Last week Mark and I agreed to each develop a plan detailing how we were going to meet our targets. I opened up Excel and created a spreadsheet showing the number of days I was working with each of my clients. Mark opened Word and eloquently wrote how he was going to achieve his objectives. We both knew what a plan looked like. We just had two different visions of what plan looks like. We lacked common ground.
Patrick Lambe’s recent blog post set me off on this train of thought about how effective teams share common ground. Team members must have a good understanding of what their colleagues mean and a good idea of what they will do. Both comes from working with our colleagues, asking questions and requesting examples that illustrate what is meant. In fact this propensity to second guess our colleagues and infer their motives (sometimes called Theory of Mind) is a signature characteristic of humans that is likely to have resulted in our species collaborating in the first place and through this collaboration outsmarting our stronger, faster and more deadly predators.
But concrete understanding of concepts like ‘common ground’ or ‘planning’ is unlikely to emerge from an abstract explanation of the terms. It comes from first hand experience, and when you can’t get that, from stories, examples that illustrate in detail what’s meant.
Patrick points out that common ground must be cultivated or maintained, much like my grandfather’s obsession with keeping his carrot patch weed free. Periodically teams must work to repair or re-establish common ground because people change, views change, and what’s happening around us shift and warp.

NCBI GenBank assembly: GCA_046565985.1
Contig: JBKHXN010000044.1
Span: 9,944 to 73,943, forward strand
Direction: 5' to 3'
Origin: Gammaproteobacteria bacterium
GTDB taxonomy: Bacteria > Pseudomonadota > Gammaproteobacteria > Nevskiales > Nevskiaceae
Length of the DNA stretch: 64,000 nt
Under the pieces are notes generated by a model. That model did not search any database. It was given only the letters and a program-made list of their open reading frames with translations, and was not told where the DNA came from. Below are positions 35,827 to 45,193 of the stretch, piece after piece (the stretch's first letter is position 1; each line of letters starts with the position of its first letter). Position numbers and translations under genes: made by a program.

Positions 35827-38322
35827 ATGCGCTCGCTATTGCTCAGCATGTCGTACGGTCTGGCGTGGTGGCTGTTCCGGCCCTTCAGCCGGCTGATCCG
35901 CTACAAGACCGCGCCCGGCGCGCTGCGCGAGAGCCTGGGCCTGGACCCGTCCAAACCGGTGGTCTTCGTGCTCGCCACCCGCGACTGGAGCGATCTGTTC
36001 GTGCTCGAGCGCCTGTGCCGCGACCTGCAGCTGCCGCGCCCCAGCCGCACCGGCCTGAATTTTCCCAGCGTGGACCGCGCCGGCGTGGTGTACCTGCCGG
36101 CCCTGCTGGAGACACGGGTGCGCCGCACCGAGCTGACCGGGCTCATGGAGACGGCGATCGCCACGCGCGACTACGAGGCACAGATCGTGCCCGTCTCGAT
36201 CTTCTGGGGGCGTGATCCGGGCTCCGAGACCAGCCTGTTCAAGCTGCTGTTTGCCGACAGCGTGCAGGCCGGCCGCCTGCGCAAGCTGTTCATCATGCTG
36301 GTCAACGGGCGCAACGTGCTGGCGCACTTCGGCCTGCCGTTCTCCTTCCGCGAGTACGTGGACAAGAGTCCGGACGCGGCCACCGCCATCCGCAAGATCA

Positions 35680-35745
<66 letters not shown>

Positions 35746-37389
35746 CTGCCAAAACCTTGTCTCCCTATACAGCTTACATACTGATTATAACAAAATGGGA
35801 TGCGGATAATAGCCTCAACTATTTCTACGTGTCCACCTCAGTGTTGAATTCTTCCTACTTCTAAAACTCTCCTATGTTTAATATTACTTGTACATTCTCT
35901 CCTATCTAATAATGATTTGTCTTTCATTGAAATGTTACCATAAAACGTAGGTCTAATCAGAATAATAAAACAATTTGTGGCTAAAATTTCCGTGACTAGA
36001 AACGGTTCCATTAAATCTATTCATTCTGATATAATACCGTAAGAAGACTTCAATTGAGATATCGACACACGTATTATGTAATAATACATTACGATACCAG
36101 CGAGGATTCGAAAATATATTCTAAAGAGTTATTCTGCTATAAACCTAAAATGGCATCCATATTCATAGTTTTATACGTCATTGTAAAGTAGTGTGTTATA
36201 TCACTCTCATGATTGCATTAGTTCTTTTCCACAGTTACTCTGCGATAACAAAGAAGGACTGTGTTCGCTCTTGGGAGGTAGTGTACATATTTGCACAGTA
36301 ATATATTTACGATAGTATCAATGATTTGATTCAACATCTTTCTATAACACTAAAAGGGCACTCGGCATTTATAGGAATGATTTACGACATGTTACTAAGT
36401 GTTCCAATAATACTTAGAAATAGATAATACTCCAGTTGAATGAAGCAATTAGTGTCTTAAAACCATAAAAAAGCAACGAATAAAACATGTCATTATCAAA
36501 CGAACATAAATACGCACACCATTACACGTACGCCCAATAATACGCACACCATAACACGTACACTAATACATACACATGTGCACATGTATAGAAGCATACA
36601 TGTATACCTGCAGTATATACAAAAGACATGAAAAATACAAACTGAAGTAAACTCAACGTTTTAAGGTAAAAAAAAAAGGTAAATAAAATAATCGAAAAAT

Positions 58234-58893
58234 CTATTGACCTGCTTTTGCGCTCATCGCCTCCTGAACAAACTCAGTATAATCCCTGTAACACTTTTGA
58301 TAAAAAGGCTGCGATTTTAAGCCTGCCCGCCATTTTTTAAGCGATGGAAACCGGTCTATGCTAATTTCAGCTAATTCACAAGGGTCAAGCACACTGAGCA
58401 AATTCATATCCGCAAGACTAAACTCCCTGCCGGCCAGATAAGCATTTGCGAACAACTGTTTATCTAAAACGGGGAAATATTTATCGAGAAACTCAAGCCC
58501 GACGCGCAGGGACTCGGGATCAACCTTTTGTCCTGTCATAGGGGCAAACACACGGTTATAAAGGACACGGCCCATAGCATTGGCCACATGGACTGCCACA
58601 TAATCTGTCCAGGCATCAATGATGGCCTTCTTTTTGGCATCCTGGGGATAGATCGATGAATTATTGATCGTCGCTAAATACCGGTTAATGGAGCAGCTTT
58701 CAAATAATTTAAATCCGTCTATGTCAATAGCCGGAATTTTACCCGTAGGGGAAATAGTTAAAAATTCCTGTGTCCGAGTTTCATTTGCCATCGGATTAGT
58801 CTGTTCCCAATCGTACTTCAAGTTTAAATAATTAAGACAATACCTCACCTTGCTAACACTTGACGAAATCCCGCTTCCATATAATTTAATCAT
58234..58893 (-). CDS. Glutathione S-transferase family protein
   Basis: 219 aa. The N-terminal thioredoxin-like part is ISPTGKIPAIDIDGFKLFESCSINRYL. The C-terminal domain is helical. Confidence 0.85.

Did you know that US fighter pilots decide whether to follow the instructions of their weapons director based on how competent the weapons director sounds as they barking commands on the communication channel? Common ground can be a life and death proposition. Bringing this idea back to business, have you ever thought how you come across in a teleconference? How competent do you sound? This concept of common ground has been well thought through by Gary Klein, the famed psychologist and decision making specialist and in this video Patrick interviews Gary (I was impressed by the two camera production and editing). They not only explore the concept of common ground but I suspect they are also creating it for themselves (this video is 20 minutes).
About Shawn Callahan
Shawn, author of Putting Stories to Work, is one of the world's leading business storytelling consultants. He helps executive teams find and tell the story of their strategy. When he is not working on strategy communication, Shawn is helping leaders find and tell business stories to engage, to influence and to inspire. Shawn works with Global 1000 companies including Shell, IBM, SAP, Bayer, Microsoft & Danone. Connect with Shawn on:
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